Five years ago, Wren Connolly was shot three times in the chest. After 178 minutes she came back as a Reboot: stronger, faster, able to heal, and less emotional. The longer Reboots are dead, the less human they are when they return. Wren 178 is the deadliest Reboot in the Republic of Texas. Now seventeen years old, she serves as a soldier for HARC (Human Advancement and Repopulation Corporation).
Wren’s favorite part of the job is training new Reboots, but her latest newbie is the worst she’s ever seen. As a 22, Callum Reyes is practically human. His reflexes are too slow, he’s always asking questions, and his ever-present smile is freaking her out. Yet there’s something about him she can’t ignore. When Callum refuses to follow an order, Wren is given one last chance to get him in line—or she’ll have to eliminate him. Wren has never disobeyed before and knows if she does, she’ll be eliminated, too. But she has also never felt as alive as she does around Callum.
Thank you Allen & Unwin for sending me this copy. No compensation was given of taken to alter this review.
‘She froze. Her eyes flew from the 178 printed on my skin to my face and she let out another shriek.
No. There was no human left in me.’
Reboot jumped right in, hitting a nerve of abrupt consciousness with it’s vivid descriptions and magnificent writing. For an overused genre, Tintera undertook dystopia with a new kick of originality. While no means flawless, Reboot kept me engaged throughout and certainly shocked me with the staggeringly remarkable world-building that defined this novel.
Over my months of reviewing, I’ve come to realise something I’m awfully critical about- the world construction, or building. Constantly, I’m scrounging for a flaw, unanswered question or unrealistic piece of information. Yet I seemed to fail to find a hint of a gap in Reboot. Basically, a Reboot is our robot in here- except we have some divergence and alterations. It was imposing to learn about what makes someone a Reboot, they are people who died then came back to life- after a certain span of time- then are barcoded by the time they took to come back to life, the longer they took to relive, the less human in terms of emotions, physicality and spirituality.
For our main character, Wren, she is the prodigy to fellow Rebooters, it took 178 minutes to be healed and up again. But on the other side of the scale is Callum, still practically human with no quick reflexes and still rather emotional, took only 22 minutes to resurrect. Yet still he manages to get on Wren’s soft side. When Wren is assigned to eliminate him for his humanity and weakness, she finds herself disobeying orders for the first time ever.
Wren is the new Katniss Everdeen. Equally kick-ass and more viscous that imagined, this MC held a cold and foreboding atmosphere from the very beginning. Heck- at the beginning she was killing humans. That explains EVERYTHING. Well okay, I did have a slight issue which I shall mention further in my review. However on whole, Wren developed appreciably, and held a genuine personality and logical thinking despite it being a little too fast and uneven when Callum was introduced.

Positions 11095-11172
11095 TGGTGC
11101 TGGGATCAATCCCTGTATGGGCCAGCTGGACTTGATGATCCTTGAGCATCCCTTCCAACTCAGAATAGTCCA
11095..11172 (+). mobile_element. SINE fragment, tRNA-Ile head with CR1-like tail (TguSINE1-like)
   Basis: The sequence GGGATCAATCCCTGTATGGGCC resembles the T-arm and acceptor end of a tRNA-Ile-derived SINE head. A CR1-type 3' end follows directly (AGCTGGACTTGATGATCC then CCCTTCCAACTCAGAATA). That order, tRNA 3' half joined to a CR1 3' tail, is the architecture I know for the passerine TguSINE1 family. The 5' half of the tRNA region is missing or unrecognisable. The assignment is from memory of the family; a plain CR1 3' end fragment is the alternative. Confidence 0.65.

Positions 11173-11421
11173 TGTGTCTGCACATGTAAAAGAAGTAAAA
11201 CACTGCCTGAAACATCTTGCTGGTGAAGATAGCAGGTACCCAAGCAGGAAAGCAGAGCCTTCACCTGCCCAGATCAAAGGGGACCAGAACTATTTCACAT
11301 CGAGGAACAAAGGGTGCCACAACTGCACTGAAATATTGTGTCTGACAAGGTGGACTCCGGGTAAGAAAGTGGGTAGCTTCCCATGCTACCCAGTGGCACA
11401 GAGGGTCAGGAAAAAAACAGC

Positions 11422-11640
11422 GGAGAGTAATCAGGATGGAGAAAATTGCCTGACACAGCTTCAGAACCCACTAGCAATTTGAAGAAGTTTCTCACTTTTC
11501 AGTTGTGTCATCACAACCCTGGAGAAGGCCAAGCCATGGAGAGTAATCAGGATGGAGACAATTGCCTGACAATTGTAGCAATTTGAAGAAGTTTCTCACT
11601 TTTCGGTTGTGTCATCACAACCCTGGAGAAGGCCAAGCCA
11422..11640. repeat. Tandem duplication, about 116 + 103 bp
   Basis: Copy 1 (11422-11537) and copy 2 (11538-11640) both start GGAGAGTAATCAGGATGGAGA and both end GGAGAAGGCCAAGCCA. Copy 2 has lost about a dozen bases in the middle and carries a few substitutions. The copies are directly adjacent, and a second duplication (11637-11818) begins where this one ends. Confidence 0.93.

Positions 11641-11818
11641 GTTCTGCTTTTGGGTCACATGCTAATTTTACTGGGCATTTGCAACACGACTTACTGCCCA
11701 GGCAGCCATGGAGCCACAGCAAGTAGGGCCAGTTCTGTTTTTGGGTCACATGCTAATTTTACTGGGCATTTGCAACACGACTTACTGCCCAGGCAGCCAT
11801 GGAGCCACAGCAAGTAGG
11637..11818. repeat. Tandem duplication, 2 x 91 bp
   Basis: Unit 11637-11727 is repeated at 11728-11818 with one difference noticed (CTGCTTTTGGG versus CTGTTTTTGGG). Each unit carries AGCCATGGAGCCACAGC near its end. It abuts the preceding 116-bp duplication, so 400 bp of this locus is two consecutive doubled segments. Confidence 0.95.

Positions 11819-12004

‘I grabbed Twenty-two’s arm, twisted it behind his back, and cracked it with one quick thrust. He let out a yell and jerked the arm away, cradling it against his chest.’
The supporting characters were just as awe-inspiring and provocative. We have the best friend, Ever. But before you roll your eyes as if, “DUH! There’s always the typical best friend.” this one was more believable and heart-warming. By no means was Wren a interactive character, she keeps to herself as after all, her humanity levels are relatively demolished. Without regard to, the presence of Ever’s being there as 56 room-mate, trying to comprehend with Wren was loveable. Ever was a compassionate character that I adored to a large extent.
Callum 22 is not only just a random Reboot, but also he was the quickest to ever come back to life meaning he was the character that made this book feel like they were complete aliens from outer space. His jocular tone and poignant smile (which I thought was mentioned way too many times throughout) levelled out the book and kept a warmth and sympathy expand towards Callum. He was sweet, human and loving.
Most people on this world have an Achilles just on the back part of the ankle. It is one of the weaker, if not weakest joint in us. For Reboot, it’s Achilles was the romance. Largely know as insta-love, Reboot had little buildup on the chemistry between Callum and Wren. When the story commenced, Wren was emotionless but just when Callum entered a few chapters later, I didn’t quite catch much growth or gradual development in Wren’s personality, to make a chemistry flower.
To sum up, Reboot was overall a satisfying read filled with originality, strong characters and tense action that kept us readers alert the entire time, there is not a single dull moment in Reboot. Gruesome and exhilarating, Tintera shows us just how much dystopia or post-apocalyptic can expand to and adore.
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